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Key European human rights cases and their potential impact on climate litigation


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In Strasbourg, France, the European Court of Human Rights is poised to deliver rulings on three pivotal climate cases this week. These cases of climate litigation, with their groundbreaking implications, are set to establish a precedent for future climate-related litigation, reshaping the discourse on human rights in the context of climate change. Here’s a breakdown of what’s at stake:

The Lawsuits:

  • Six Portuguese youths are taking legal action against 32 European countries, alleging a failure to address climate change adequately, endangering their right to life.
  • Elderly Swiss women are challenging their government’s insufficient efforts to combat global warming, citing increased risks of heatwave-related deaths.
  • Damien Carême, a former mayor in France, is contesting the government’s reluctance to implement more ambitious climate policies.

Rights Possibly Violated:

  • The cases address whether weak climate policies infringe upon human rights enshrined in the European Convention, including the right to life.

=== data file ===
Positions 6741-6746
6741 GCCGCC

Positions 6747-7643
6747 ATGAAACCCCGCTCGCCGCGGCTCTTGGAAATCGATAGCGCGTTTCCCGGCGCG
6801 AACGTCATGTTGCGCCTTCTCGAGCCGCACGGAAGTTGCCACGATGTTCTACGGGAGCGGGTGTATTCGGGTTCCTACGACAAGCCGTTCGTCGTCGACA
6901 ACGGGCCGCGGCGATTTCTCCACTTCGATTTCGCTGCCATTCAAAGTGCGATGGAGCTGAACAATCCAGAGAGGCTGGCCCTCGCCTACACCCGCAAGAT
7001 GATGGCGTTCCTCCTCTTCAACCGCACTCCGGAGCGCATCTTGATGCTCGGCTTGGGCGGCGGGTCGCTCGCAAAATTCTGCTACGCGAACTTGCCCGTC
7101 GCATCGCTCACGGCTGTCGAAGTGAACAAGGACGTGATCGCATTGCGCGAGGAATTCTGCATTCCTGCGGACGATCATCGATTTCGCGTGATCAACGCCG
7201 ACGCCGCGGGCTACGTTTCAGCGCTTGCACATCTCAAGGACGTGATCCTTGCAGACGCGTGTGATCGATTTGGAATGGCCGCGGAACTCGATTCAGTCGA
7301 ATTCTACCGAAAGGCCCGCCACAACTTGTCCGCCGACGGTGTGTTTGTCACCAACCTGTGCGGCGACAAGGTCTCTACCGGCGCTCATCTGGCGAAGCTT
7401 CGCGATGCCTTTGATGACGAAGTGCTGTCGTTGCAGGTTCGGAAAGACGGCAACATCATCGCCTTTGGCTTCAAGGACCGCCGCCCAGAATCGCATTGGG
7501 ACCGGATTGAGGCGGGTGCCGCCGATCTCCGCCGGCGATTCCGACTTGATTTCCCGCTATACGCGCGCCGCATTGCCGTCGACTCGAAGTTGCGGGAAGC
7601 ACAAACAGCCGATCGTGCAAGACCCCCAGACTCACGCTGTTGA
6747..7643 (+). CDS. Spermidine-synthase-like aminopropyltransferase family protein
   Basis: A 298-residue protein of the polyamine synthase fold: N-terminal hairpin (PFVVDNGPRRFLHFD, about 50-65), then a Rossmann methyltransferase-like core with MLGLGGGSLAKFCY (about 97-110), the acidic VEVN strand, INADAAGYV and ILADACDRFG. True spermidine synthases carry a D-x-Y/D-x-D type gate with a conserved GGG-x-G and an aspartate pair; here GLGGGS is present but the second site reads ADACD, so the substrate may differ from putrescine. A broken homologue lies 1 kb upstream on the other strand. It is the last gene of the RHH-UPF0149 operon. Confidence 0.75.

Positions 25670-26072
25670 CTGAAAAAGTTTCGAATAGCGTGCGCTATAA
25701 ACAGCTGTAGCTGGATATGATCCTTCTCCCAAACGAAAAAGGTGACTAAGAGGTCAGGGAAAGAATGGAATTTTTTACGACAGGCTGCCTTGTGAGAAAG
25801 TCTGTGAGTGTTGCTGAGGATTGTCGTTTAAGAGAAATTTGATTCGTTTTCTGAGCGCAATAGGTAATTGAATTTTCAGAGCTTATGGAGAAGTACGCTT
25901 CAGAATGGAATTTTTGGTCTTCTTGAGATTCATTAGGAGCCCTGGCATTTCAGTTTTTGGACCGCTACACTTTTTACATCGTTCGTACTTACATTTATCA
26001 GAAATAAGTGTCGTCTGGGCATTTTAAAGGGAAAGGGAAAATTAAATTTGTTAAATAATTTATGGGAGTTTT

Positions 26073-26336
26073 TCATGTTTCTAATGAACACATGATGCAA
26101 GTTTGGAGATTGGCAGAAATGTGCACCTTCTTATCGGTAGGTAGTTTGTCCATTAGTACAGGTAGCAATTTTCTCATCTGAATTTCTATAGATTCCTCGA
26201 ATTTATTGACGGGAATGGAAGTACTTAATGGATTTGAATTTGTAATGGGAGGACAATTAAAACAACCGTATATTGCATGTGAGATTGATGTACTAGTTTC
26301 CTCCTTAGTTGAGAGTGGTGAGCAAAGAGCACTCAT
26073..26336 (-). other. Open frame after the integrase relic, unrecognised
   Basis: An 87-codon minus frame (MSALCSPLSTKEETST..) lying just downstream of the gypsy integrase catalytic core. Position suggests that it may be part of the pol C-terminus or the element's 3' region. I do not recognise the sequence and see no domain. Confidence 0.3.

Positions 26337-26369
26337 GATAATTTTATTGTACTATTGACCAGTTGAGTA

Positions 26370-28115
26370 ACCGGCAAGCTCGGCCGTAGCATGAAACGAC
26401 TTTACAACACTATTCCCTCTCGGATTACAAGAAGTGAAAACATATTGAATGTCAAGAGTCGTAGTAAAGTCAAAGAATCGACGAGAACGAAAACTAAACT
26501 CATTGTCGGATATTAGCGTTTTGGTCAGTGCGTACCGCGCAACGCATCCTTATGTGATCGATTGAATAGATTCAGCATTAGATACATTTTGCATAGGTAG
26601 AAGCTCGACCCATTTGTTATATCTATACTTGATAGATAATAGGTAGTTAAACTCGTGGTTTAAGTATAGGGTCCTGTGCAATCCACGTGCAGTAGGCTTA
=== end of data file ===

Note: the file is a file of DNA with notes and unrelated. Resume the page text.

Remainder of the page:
• Plaintiffs argue that climate change poses existential threats, particularly to vulnerable groups such as youth and the elderly.

“The three cases are quite distinct in terms of who’s bringing the case, which government or governments is being sued, and what the ask is in the case,” said Lucy Maxwell, co-director of the Climate Litigation Network.

Potential Rulings:

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  • The court’s decisions, unappealable once issued, may vary significantly for each case, impacting involved governments and setting precedents for future litigation.
  • Verdicts could range from declarations of human rights violations to calls for revised emissions targets, exerting pressure on governments to prioritise climate action.

Achieving Change:

  • A ruling against governments could compel swift action to enhance climate policies, emphasising the legal obligation to protect human rights in the face of climate crises.
  • Non-compliance may lead to further litigation at the national level, potentially resulting in financial penalties and raising concerns about government accountability.

Setting Legal Precedent:

  • These landmark rulings, the first of their kind in a regional human rights court, will set a significant legal precedent with far-reaching implications.
  • The outcomes will serve as a blueprint for both international and national courts, influencing future climate-related litigation worldwide.

Global Impact:

  • The decisions will reverberate beyond Europe, potentially inspiring similar legal actions in countries grappling with climate-related human rights violations.
  • Courts worldwide will scrutinise these rulings, shaping the trajectory of climate litigation and amplifying the call for robust climate action on a global scale.

In sum, the forthcoming rulings hold immense potential to catalyse transformative change in climate policy and legal frameworks, underscoring the urgency of addressing climate change as a human rights imperative.


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